Plain English Summary
Background and study aims:
Shoulder instability after a trauma is the abnormal movement with an increased translation between the bones during its regular movement.
It is common to find associated lesions when there is instability and recurrent dislocations such as bone lesions in the head of the humerus and/or lesions in a part of the scapula (glenoid).
This condition usually leads to a very important loss of the shoulder function, which causes a considerable negative influence in patient's activities of daily life. Some surgeries can provide stabilization of the joint to treat this condition.
One is the correction of the lesion in the glenoid using arthroscopy and other is open using another part of the scapula (coracoid process) in order to provide a bone block. As we can not find in the literature which is the best technique to treat shoulder instability, we aim to perform a study to compare both techniques. The best study design is a randomized controlled trial
Who can participate?
Patients aged from 18 to 40 years old with one or more episodes of shoulder dislocation
What does the study involve?
Participants will be randomly assigned to undergo one of the procedures described above and will be followed up regularly for one year
What are the possible benefits and risks of participating?
There is no risk or discomfort beyond what is expected in the treatment of anterior shoulder instability. (Examples of risks inherent in treating anterior shoulder instability: anesthetic risk, discomfort from immobilizer use, pain at the surgical site, infection, recurrence of instability).
Where is the study run from?
The Hand and Upper Limb Surgery Institute of the Orthopaedics and Traumatology Department of Universidade Federal de São Paulo, Brazil
When is the study starting and how long is it expected to run for?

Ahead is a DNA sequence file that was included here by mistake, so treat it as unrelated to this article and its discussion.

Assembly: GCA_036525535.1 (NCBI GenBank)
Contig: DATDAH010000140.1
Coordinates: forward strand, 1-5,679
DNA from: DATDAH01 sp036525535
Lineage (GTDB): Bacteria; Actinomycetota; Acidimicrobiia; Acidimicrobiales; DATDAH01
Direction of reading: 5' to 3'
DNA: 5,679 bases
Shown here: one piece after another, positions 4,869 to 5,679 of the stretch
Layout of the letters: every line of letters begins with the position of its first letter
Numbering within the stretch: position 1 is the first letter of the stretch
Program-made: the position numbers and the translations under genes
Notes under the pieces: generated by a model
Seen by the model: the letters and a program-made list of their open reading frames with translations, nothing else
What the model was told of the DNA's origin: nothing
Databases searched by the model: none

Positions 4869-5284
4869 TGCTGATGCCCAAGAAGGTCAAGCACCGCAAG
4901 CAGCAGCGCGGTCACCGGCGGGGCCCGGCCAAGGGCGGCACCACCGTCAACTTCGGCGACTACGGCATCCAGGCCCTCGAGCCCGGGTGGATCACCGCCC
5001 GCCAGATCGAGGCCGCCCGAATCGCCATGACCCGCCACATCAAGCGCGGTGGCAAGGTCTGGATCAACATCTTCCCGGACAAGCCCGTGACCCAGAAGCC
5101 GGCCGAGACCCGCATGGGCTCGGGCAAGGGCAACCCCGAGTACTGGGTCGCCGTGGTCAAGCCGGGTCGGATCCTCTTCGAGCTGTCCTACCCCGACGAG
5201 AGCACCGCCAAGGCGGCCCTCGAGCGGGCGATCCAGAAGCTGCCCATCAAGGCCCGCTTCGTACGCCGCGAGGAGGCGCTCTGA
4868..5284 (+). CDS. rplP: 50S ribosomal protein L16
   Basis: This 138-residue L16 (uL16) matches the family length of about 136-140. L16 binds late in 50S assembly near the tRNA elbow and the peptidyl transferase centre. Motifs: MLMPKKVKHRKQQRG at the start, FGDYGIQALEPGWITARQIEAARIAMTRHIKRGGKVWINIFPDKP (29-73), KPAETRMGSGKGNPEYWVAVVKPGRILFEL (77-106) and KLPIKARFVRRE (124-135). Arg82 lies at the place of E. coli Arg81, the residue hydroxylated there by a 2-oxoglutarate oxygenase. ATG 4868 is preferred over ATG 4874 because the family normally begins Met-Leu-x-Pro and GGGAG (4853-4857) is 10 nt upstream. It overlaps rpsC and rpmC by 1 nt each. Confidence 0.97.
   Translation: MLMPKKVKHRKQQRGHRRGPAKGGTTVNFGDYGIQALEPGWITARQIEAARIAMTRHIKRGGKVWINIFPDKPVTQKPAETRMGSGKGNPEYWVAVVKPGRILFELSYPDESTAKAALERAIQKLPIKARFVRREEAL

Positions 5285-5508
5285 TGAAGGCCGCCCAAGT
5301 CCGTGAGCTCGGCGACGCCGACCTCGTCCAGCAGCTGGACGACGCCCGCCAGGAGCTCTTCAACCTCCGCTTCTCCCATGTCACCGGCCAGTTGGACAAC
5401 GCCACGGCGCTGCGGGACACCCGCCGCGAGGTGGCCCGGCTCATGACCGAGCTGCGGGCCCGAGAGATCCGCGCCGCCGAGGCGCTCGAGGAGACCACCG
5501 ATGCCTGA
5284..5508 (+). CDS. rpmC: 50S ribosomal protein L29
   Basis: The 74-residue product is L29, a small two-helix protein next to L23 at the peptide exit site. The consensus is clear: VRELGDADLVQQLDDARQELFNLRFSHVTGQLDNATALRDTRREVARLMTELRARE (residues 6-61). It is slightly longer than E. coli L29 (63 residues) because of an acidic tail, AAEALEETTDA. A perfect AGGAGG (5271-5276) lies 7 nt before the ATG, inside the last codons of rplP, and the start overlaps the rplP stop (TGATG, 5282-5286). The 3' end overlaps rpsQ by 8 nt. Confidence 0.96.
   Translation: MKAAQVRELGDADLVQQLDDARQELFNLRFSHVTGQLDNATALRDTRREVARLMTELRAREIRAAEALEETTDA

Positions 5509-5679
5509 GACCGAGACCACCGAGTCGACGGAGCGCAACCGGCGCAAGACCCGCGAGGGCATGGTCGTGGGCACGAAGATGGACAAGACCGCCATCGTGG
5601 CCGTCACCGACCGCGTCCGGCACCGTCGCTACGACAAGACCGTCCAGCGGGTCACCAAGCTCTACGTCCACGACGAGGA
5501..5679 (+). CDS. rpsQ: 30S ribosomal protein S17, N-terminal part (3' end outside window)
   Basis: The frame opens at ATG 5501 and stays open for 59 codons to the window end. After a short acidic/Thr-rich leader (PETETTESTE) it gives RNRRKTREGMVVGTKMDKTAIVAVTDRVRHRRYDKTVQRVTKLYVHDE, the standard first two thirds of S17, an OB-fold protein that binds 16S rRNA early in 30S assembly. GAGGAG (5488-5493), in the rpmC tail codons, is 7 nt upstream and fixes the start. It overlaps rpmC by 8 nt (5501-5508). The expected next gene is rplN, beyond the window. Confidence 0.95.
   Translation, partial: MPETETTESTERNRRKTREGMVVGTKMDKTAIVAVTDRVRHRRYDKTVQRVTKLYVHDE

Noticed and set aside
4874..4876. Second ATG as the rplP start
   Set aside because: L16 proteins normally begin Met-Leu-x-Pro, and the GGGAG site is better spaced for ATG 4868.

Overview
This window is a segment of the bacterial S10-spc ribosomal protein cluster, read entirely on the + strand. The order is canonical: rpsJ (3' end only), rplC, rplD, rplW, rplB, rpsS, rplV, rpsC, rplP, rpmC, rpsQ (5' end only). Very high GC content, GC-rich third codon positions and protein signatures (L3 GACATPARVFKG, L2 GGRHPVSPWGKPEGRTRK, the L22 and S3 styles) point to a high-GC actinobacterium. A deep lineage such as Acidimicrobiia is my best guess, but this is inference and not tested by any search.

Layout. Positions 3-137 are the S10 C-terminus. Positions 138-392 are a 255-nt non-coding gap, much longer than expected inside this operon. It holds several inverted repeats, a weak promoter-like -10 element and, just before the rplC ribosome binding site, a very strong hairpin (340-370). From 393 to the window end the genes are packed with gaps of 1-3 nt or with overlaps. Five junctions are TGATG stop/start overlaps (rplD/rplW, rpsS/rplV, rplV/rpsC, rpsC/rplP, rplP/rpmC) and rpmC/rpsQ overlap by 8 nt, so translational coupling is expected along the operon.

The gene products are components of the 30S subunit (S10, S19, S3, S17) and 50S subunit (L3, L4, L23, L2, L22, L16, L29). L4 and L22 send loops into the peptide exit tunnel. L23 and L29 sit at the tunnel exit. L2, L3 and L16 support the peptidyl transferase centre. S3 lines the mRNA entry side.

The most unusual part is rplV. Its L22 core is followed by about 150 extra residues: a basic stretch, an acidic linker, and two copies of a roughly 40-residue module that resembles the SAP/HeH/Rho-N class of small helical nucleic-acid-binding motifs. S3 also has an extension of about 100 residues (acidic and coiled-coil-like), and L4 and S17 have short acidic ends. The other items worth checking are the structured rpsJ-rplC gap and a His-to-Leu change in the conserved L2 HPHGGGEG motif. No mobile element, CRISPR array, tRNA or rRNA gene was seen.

November 2018 to November 2020
Who is funding the study?
1. Hand and Upper Member Discipline of São Paulo Federal University, Brazil
2. Sintegra, Brazil
Who is the main contact?
Prof. Rubens Guilherme Gonçalves
Open Latarjet versus arthroscopic Bankart for anterior traumatic shoulder instability considering the shoulder function: randomized clinical trial
The arthroscopic Bankart repair is as good as the Latarjet open procedure but with fewer complications, during the first six months.
Approved 03/04/2019, The Ethics Committee of the Universidade Federal de São Paulo/Hospital São Paulo (CEP/UNIFESP) (Rua Francisco de Castro, 55, Vila Clementino, São Paulo, 04020-050, Brazil; email@example.com; +55 11 55711062), ref. 0038/2019
Single centre randomized controlled trial
Primary study design
Secondary study design
Randomised controlled trial
Patient information sheet
Not available in web format, please use the contact details below to request a patient information sheet
Traumatic anterior instability of the shoulder
The two interventions are arthroscopic bankart repair and open latarjet. Patients will be divided into two randomized groups of 60 people each.
Randomisation and allocation
The randomisation sequence will be generated by computer software (http://www.randomizer.org), creating a list from 1 to 120, each number being related to one of the two proposed methods of treatment. We will perform simple (unrestricted) randomisation, making the intervention assignment unpredictable, including the last 10 participants. According to this list, inside each of the 120 opaque sealed envelopes numbered from 1 to 120, will be a piece of paper containing the words ‘Latarjet’ or ‘Bankart’.
Participant allocation will be performed after explaining the protocol and describing both of the procedures to be randomised, and after participants have agreed to take part and signed the informed consent form. They will also be clinically evaluated to determine whether they are suitable candidates for surgery. After this, an independent person will open the envelope before proceeding to the intervention